As Mr. Sun starts showing himself more often and for longer periods, it's inevitable I'll want to pack up the tea setup and move outside for a session en plein air. The back porch is South-facing, so if the sun's shining it doesn't need to be much over 50ºf to feel like summer back there. A warm cup of tea in hand, and it's even more amicable.
The other day, during my first outdoor tea experience of the year, I sort of realized that, for me, tea on the back porch is mostly pleasurable for the enjoyment that sitting in the sun brings. The open air seems to significantly reduce the sensitivity of my nose and taste buds, and on cool spring days the water can take forever to heat up! I've had several sessions with rather nice teas that just came across as ho-hum; perhaps the wind carries off some vapors and aromas that tend to linger better in a still room. Additionally, there's more competition with other delightful aromas--the buds are on the trees, people are mowing lawns, and let's not discount the sensory competition of chirping birds and bright colors (my brain can only focus on so much stimulation at once). There is less of a wait for the cup to cool to drinking temperature, though, and direct sunlight brings out a lot of interesting nuance in the surface of yixing ware that you don't normally get inside. The moral of the story is probably just that I should just select simple but enjoyable everyday teas when I get the bug to venture outside with my tea set. That, and it's time to start working on an indoor sun room solely dedicated to tea drinking.
I recently made the somewhat difficult decision to open a large canister of oolong I'd been planning to age. It's a 2008 Traditional Shui Xian from Jing Tea Shop, and I've been storing it for just about a year myself with hopes of opening it much later and enjoying a delightful aged yan cha (right?). The present question is, why open it instead of continuing to age it?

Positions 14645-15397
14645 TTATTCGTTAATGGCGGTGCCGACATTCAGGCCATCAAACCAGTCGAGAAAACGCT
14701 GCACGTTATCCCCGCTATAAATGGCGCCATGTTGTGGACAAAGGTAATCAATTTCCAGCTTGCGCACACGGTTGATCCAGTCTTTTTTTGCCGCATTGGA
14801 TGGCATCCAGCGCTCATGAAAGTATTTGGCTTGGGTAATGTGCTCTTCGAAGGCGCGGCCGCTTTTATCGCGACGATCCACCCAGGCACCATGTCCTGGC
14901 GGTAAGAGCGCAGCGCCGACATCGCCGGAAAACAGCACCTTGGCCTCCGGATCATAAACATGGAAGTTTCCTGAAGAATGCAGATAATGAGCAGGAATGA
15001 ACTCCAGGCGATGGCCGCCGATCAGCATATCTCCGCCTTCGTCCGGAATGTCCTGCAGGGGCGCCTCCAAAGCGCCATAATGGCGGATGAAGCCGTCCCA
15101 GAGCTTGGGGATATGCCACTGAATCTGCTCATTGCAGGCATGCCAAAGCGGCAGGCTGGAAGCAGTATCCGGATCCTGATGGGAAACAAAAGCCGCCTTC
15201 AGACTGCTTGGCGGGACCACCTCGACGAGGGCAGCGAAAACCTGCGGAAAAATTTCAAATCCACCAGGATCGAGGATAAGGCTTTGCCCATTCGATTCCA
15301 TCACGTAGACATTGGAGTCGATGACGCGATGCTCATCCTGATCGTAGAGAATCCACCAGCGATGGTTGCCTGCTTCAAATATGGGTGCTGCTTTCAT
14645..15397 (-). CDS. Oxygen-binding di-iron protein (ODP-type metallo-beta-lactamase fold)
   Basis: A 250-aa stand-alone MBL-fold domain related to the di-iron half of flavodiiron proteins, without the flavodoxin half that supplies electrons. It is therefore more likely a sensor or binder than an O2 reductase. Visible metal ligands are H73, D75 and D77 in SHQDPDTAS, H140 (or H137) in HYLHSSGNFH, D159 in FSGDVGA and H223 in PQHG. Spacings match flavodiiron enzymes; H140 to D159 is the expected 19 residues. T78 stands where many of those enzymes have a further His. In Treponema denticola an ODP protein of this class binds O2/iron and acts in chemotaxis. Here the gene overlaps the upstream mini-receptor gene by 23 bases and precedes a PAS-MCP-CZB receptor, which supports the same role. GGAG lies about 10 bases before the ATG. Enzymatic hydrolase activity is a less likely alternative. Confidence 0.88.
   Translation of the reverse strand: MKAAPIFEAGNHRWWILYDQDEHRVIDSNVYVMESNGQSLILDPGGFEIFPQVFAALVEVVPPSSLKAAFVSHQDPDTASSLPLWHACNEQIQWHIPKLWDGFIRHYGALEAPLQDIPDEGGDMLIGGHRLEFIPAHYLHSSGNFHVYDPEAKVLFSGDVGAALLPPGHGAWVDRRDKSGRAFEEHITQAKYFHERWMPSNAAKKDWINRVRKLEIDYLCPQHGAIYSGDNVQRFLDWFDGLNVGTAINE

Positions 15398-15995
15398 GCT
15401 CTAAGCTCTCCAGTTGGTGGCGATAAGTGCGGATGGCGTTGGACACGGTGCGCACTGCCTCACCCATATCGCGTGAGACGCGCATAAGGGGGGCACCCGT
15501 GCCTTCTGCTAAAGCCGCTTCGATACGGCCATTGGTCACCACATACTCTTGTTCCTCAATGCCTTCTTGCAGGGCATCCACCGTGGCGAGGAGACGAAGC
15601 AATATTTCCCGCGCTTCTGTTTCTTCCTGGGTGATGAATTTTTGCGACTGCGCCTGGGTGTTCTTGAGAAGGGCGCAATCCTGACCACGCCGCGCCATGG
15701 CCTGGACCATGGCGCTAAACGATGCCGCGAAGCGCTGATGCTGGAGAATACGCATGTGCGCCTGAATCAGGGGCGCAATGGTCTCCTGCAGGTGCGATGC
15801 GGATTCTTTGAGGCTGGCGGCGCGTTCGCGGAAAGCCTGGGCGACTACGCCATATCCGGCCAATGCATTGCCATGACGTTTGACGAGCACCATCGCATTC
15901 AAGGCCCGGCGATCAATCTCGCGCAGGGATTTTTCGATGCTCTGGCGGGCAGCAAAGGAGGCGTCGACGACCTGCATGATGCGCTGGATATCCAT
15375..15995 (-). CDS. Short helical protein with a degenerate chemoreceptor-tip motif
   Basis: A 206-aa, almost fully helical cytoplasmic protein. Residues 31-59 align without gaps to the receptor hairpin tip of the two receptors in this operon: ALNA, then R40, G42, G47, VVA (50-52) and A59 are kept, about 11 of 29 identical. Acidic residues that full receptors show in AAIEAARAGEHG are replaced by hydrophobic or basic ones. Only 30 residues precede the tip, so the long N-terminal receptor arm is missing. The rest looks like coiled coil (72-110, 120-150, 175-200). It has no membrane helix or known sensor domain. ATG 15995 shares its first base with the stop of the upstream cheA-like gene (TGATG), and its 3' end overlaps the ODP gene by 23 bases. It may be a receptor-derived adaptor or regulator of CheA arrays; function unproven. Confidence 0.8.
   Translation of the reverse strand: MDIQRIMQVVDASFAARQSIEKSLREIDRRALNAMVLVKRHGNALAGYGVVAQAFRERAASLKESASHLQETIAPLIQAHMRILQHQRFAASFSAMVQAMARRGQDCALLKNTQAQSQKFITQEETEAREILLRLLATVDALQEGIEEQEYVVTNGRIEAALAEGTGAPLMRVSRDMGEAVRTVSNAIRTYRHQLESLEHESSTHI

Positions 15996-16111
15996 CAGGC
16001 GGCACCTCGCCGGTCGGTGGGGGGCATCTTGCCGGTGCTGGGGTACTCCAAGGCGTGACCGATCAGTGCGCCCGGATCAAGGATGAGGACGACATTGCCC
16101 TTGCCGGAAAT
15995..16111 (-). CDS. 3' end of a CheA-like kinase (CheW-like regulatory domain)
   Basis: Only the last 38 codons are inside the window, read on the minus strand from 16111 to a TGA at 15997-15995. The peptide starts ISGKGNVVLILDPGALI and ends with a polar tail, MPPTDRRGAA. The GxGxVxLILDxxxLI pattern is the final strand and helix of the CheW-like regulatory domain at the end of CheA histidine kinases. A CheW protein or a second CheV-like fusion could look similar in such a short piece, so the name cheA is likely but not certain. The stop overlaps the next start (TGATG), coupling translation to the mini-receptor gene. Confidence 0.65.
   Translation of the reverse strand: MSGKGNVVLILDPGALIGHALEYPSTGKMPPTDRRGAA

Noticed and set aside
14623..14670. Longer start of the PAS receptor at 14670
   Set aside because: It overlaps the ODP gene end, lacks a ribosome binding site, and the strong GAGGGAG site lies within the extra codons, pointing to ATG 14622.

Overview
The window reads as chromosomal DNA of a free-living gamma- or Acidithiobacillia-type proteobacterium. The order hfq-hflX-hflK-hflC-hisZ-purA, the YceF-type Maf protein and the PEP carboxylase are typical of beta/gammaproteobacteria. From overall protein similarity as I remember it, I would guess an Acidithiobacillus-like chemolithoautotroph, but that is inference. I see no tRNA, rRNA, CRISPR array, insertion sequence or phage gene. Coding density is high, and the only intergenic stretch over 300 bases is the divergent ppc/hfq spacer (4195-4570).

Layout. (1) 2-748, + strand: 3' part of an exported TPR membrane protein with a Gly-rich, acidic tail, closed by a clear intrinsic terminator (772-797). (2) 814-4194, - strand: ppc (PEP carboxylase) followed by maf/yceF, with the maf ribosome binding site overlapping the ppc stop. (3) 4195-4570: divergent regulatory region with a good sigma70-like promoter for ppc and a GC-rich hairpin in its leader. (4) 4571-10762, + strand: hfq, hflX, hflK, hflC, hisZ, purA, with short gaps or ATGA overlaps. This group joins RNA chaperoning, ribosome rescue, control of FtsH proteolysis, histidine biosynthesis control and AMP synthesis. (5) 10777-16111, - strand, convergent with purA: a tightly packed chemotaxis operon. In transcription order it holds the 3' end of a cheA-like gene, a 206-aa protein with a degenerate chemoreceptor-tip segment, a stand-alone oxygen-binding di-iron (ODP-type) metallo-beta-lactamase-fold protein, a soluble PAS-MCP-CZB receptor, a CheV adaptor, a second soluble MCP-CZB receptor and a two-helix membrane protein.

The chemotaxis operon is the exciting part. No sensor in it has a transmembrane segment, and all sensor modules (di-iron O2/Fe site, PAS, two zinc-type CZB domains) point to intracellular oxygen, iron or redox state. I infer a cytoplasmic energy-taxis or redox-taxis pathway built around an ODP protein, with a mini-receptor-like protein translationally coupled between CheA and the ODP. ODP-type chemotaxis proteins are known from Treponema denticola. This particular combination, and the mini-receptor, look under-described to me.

From what I've experienced, there seem to be three different types of aged yan cha. First is the well-roasted type that tastes overly of charcoal when it's first processed. Impatient me, I usually enjoy and drink these types of tea regularly without aging, but have also had numerous examples of three to five year-old teas that taste really nice. The charcoal aspect seems to lose its sharpness and ease off into a more rounded, mellow darkness. I wouldn't really consider these teas aged--more "set-aside" to balance the flavors and become ideal for drinking. For the most part, they still taste like young yan cha. The second kind of aged yan cha is the well-aged, old variety. Here we're talking much older, definitely more than 10 years and upwards of 15 or 20. These teas don't taste much like young yan cha at all. They're more like other aged (usually Taiwanese) oolongs--plummy, mellow, sweet, and without as strong a tea taste. If they were heavily roasted when they were young, they're usually full of dark flavor notes, and if they were less roasted then they tend to have more shifting, sometimes sour high notes. I'd venture to call this the ideal for aged yan cha. The third type of aged tea is more of an odd duck--I've tasted teas of this stripe that were supposedly from the 90's, and I've tasted teas that taste eerily similar that range from five to only a couple of years old. They generally don't taste like young yan cha (not much of a charcoal note at all) but they don't taste like the other aged yan cha. The flavor is vaguely plummy and a bit aged, but not usually as complex as the second type. There's nothing wrong with this type of aged tea, but from the ones I've had, they all taste pretty similar to each other and none have been as satisfying as an "ideal," a "set-aside" or just a good new yan cha. My experiences are pretty limited, so this type may be what's considered standard aged yan cha, so maybe I'm getting it wrong, but I'm really hoping that not very many of the teas I've set aside turn out this way.